I submitted an article in September 2016; after that, I got an invitation to submit at a conference. In January 2017, I got my first round of reviews. The first reviewer had "no comments" as his sole input and the second reviewer was very positive, so my submission is rated as "Minor corrections needed." Meanwhile, I graduated (March 2017).

In July 2017, I got my second round of reviews. The first reviewer “woke up” and shot down my article by vetoing it. Of the 12 points he mentioned:

• 5 were previously addressed in the first round of reviews.

• 4 asked for origin of data clearly labeled (i.e. references were already provided and clearly labeled)

• 2 were ad-hominem attacks.

• 1 highlights a lack of understanding of elementary principles.

(The second reviewer was positive and said that the modifications following the first round were acceptable.) It feels really, really unfair to be dismissed like this, on no scientific grounds, and I was not even given the chance to defend myself!

How is this even possible? How:

• Can an article go from "Minor corrections needed" to "resubmission required" without any checks?

• Can the first reviewer say nothing on the first round of reviews, only to come out with guns blazing?

• Can the editor let the borderline remarks pass?

• Can the editor not have a critical thought on this second round of review?

I’ve reached out several times to the editor and to the senior editor, and any of them won’t even answer my mails. I’m not in a position to resubmit the article myself in the immediate future as:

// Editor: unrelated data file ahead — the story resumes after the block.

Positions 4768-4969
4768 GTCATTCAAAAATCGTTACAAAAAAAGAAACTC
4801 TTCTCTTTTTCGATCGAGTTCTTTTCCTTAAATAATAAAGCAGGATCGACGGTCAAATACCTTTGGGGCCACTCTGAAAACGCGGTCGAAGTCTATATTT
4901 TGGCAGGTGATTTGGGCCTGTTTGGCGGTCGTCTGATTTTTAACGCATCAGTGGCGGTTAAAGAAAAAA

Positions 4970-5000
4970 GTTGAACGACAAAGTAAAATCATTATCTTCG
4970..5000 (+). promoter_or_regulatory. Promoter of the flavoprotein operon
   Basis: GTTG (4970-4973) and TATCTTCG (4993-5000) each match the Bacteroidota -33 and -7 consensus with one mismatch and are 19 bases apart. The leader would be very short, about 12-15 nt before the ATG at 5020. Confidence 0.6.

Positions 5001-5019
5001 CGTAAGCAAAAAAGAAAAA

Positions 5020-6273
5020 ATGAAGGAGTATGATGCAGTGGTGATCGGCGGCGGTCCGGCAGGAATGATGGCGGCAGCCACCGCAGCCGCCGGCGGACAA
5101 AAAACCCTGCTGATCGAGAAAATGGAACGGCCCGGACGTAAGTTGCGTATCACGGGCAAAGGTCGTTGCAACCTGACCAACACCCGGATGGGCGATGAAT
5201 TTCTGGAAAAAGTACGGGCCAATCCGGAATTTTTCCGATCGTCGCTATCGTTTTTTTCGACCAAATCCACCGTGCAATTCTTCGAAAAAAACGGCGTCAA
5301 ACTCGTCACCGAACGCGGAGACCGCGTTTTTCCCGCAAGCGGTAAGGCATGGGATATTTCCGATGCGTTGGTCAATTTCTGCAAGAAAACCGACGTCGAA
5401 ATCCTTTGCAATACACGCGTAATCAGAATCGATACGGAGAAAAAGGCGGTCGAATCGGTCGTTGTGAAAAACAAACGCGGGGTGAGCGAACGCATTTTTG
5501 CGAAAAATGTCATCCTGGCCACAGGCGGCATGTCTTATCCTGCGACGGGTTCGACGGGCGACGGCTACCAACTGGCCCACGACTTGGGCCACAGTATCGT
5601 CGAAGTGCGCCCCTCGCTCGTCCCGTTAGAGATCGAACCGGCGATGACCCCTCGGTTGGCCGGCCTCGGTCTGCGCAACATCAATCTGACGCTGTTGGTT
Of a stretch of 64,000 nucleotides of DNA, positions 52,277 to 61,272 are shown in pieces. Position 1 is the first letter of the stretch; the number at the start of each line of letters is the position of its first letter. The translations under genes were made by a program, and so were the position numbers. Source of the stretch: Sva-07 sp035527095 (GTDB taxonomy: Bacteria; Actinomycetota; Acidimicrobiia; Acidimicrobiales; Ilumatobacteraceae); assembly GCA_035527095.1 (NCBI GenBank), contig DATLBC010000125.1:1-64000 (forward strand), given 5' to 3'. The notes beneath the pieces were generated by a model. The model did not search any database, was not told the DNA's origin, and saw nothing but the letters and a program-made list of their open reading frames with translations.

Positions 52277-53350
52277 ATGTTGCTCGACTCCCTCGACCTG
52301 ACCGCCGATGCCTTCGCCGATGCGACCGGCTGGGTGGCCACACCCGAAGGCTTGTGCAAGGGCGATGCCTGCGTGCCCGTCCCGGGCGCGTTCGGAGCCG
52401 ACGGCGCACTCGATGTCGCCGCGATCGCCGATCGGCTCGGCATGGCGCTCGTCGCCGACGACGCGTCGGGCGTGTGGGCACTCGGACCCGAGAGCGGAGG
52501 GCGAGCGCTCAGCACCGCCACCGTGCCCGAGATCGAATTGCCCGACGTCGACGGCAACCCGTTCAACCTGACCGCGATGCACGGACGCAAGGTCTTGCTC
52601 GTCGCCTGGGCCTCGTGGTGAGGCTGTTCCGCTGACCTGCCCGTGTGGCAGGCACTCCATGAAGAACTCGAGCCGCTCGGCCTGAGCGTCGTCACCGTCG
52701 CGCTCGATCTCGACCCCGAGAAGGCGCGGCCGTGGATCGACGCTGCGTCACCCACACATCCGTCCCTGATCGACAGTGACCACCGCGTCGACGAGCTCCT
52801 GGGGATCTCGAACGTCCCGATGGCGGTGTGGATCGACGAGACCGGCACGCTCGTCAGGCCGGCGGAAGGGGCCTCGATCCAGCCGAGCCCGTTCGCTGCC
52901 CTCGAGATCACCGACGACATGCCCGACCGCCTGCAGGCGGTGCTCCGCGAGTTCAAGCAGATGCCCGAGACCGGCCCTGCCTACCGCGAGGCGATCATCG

• I’ve started a (non-academic) full-time job.

• I don’t have access anymore to the computer framework to run additional simulations or refine existing ones.

My former advisor says that another student will rework it, but I will not be primary author anymore. As it will mostly remain the same (my work), I also see that as unfair. I have an amicable relationship with my former laboratory, but I will oppose the decision of removing me from primary authorship if the modifications are only cosmetic.

  • 4
    I'm not sure what the (major) question is. Perhaps "how can I still get this paper published"? Commented Sep 11, 2017 at 12:44
  • 3
    It is possible that reviewer #1 had confidential comments during the first round that were not at all positive, and still wasn't positive about the paper in the second round. Or it could be that he mixed up the "comments to editor" and "comments to author" fields, hence the first review had no comments.
    – Mark
    Commented Sep 11, 2017 at 17:09

1 Answer 1


It's not clear that it's actually the same reviewer as before. Sometimes journals will bring in additional referees on a revised paper; I know that I have certainly been asked to do so on a few occasions.

That said, if your review was so biased as you state, then you should be able to write a convincing response to the criticisms made by the reviewer. Be firm but also polite—trading insults or being rude will get you nowhere.

Overall, though, it seems that the editor is not a very good one, and you may find more luck submitting to a different venue. (I also don't see why you have to be in an academic position to be the one to resubmit the paper!)

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